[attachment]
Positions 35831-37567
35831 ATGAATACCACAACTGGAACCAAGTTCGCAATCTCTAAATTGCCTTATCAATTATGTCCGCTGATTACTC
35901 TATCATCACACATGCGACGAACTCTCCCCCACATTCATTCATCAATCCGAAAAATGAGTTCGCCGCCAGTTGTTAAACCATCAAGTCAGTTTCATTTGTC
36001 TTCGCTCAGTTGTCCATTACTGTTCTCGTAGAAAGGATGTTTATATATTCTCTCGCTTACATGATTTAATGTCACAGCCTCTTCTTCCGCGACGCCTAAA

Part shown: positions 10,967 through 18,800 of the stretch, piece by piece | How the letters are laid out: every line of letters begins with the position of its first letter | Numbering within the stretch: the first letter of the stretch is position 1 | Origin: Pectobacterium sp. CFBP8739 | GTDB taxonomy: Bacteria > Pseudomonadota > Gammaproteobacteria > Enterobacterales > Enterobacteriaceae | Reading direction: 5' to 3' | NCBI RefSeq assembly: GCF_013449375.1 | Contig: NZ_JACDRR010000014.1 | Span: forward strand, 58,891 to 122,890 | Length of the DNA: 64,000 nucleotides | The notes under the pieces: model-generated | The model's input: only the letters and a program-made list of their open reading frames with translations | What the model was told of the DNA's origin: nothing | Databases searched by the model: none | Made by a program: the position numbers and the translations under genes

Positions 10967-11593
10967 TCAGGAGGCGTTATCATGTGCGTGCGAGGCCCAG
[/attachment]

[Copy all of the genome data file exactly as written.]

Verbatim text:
Positions 35831-37567
35831 ATGAATACCACAACTGGAACCAAGTTCGCAATCTCTAAATTGCCTTATCAATTATGTCCGCTGATTACTC
35901 TATCATCACACATGCGACGAACTCTCCCCCACATTCATTCATCAATCCGAAAAATGAGTTCGCCGCCAGTTGTTAAACCATCAAGTCAGTTTCATTTGTC
36001 TTCGCTCAGTTGTCCATTACTGTTCTCGTAGAAAGGATGTTTATATATTCTCTCGCTTACATGATTTAATGTCACAGCCTCTTCTTCCGCGACGCCTAAA

Part shown: positions 10,967 through 18,800 of the stretch, piece by piece | How the letters are laid out: every line of letters begins with the position of its first letter | Numbering within the stretch: the first letter of the stretch is position 1 | Origin: Pectobacterium sp. CFBP8739 | GTDB taxonomy: Bacteria > Pseudomonadota > Gammaproteobacteria > Enterobacterales > Enterobacteriaceae | Reading direction: 5' to 3' | NCBI RefSeq assembly: GCF_013449375.1 | Contig: NZ_JACDRR010000014.1 | Span: forward strand, 58,891 to 122,890 | Length of the DNA: 64,000 nucleotides | The notes under the pieces: model-generated | The model's input: only the letters and a program-made list of their open reading frames with translations | What the model was told of the DNA's origin: nothing | Databases searched by the model: none | Made by a program: the position numbers and the translations under genes

Positions 10967-11593
10967 TCAGGAGGCGTTATCATGTGCGTGCGAGGCCCAG